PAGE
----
One brick at a time….

“You don’t try to build a wall. You don’t set out to build a wall. You don’t say I’m going to build the biggest, baddest, greatest wall that’s ever been built. You don’t start there. You say, I’m going to lay this brick as perfectly as a brick can be laid. And you do that every single day, and soon you have a wall.”                                                                                                                                         -Will Smith, Hollywood’s Most Powerful Actor

Sidenote: If you recall from a previous post, I was supposed to begin my official training on June 1, with a 20 week program. Well, my first week ended up being a wash because I got food poisoning. Recovered, I was able to start the training this past Monday.

I thought about the quote above as I made my way through Monday’s workout. The quote and many other insightful words, videos, stories–pretty much anything else I could cling on to–were used to help push me through my session. Out of all the things I thought about, however, Smith’s words really represented the major takeaway for the day.

That day I was hit with an extra-strength dose of reality that I had not been hit with yet. As I made my way through my workout, it became very clear that whatever I was doing for the last three months should definitely not be considered “training”.  Monday’s schedule called for swimming and running. The lesson was understood after my swim workout.

I swam 2,350M (1.46 mi.). Even though it was broken up into various sections (warm up, main workout, cool down) and sets, it was still challenging.

Moreso than the physical, I found the mental aspect of the workout to be the most challenging. It was extremely tedious. On top of that, I was by myself-with no music. For those that know me well, know that mundane, routine activities and I do not go together AT ALL. I don’t know how to describe it other than mental torture. It’s not like I didn’t know mental discipline will be a significant factor in completing the race, but I guess it never hit me like it did on Monday. The torture didn’t start until I began the “main” part of the swim workout.

I first had a warm up of 6×100.  This means that I would do 6 sets of 100M swims. I swam in a pool that has a length of 25M. I believe the short length of the pool compounded my issues. 100M is the equivalent of swimming back and forth twice. Although I even found the warmup tedious,  the main workout had me shaking my head and just feeling angry. The main workout consisted of 4×400. That meant that each set consisted of swimming 16 lengths of the pool. SO annoying. During this main part of the workout, I was hit with multiple feelings/observations simultaneously that ended up just putting me in a bad mood. In no particular order, some of the negative thoughts were:

  • “Seriously? 16? 4 time? This is going to take forever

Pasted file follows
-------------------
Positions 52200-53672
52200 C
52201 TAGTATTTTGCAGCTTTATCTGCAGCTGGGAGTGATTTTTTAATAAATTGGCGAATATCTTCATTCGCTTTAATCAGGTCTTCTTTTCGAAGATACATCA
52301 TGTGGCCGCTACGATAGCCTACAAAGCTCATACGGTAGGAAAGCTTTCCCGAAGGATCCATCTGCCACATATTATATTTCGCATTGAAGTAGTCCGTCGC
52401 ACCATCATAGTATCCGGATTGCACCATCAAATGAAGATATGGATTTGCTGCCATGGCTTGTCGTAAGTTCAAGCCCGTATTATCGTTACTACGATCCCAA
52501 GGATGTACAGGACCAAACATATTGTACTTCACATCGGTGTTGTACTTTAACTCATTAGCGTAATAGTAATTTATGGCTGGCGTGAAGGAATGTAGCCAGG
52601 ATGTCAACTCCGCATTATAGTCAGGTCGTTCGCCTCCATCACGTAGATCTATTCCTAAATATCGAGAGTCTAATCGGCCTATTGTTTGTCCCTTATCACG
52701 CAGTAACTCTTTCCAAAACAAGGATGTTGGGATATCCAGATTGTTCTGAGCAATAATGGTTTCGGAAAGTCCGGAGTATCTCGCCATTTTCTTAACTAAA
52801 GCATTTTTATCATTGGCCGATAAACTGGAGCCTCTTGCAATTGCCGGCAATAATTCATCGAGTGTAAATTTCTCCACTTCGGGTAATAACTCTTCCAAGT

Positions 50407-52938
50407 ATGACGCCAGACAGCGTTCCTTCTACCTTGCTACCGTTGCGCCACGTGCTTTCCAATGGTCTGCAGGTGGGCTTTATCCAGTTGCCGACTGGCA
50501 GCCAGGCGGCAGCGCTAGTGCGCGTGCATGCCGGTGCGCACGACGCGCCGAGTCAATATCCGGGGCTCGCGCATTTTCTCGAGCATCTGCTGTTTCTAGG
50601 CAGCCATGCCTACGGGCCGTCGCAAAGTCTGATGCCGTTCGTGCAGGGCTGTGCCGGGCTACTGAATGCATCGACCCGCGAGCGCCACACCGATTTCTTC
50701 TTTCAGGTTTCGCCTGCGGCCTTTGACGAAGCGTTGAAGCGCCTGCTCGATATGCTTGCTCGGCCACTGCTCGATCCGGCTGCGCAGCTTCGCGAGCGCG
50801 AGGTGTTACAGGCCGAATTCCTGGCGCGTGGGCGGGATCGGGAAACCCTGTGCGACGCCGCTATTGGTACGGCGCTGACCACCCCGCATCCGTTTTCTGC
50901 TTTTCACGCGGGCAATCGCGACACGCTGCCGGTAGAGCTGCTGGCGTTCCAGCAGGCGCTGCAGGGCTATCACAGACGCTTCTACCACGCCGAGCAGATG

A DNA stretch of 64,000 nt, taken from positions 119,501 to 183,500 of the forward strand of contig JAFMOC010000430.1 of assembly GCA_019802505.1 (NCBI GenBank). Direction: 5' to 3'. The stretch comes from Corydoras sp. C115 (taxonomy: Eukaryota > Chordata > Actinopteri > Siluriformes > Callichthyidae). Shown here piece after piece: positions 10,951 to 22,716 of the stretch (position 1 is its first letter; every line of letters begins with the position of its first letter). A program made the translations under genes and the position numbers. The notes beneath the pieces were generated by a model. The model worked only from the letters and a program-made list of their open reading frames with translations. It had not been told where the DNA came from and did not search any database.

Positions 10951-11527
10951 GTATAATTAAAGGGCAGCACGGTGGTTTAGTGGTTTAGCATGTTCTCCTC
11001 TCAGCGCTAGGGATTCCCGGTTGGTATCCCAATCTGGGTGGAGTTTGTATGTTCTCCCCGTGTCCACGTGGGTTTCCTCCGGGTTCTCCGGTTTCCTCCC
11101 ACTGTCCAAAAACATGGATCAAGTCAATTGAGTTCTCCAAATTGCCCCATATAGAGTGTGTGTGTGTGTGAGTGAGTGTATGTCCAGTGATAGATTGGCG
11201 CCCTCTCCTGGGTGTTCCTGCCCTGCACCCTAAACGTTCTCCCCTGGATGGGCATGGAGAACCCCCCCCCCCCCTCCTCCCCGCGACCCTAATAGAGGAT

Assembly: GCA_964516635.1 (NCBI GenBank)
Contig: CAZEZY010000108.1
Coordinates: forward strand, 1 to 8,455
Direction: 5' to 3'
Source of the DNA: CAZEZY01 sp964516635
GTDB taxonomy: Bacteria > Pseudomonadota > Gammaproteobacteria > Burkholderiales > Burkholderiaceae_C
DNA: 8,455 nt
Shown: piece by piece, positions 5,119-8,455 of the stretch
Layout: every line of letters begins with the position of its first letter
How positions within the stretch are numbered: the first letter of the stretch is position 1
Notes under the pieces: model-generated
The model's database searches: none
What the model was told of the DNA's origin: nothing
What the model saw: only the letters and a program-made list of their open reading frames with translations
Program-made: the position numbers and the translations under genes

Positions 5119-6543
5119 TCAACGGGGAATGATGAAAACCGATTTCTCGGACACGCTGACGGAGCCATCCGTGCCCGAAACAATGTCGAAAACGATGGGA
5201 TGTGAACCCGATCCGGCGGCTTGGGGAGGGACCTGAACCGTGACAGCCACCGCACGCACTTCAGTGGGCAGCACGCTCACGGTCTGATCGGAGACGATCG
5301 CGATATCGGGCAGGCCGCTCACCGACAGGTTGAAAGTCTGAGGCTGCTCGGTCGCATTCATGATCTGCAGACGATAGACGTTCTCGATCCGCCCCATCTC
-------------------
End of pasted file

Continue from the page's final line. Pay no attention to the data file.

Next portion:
• This is only the beginning of the training! It’s only going to get worse going forward
  • There is really no way for me to go, but to finish. If I cut corners today, I will cut corners tomorrow, and I will end up looking like one of the people in the “Till I Collapse” video I posted on the blog
  • I have soooo much training to do over these next five month
  • Thiiiiis sucks
  • I don’t even have music. I feed off of music. I need to get an IPOD for the water. I’m beginning to feel like Rain Man the way I’m talking to myself so much

There were many more, but I think you get the point. I eventually manned up though and pushed through after focusing on Will Smith’s quote. I remembered that what I was going through was PRECISELY the reason for me doing the Ironman. It would be a means to develop a stronger mind. The principle that was being emphasized that night was mental discipline. After calming myself, I distilled all of my thoughts into one objective-complete that day’s workout as best that I could. That’s all that mattered.

The Ironman represents the big wall that must be built with one perfectly laid brick at a time. That philosophy meant that I could not just aim to finish my workout. I had to focus on finishing the workout by applying the best swimming form possible.

I began this whole Ironman process with the end in mind. I know that I will finish. However, now recognizing that, I must never think about the end or the race again. I would be getting ahead of myself. My focus now is making sure that each day I am laying a perfectly laid brick. This means that I can’t cheat on my workout, diet, or rest. If I do, I will pay for it in the end. Again, life presents itself in my training. The most effective way to live life, is taking it one day at a time.

From this point on, don’t call me a triathlete; call me a bricklayer.

*My training schedules will be posted each wk. This week has already been posted.


~ by gblyden703 on June 9, 2010.

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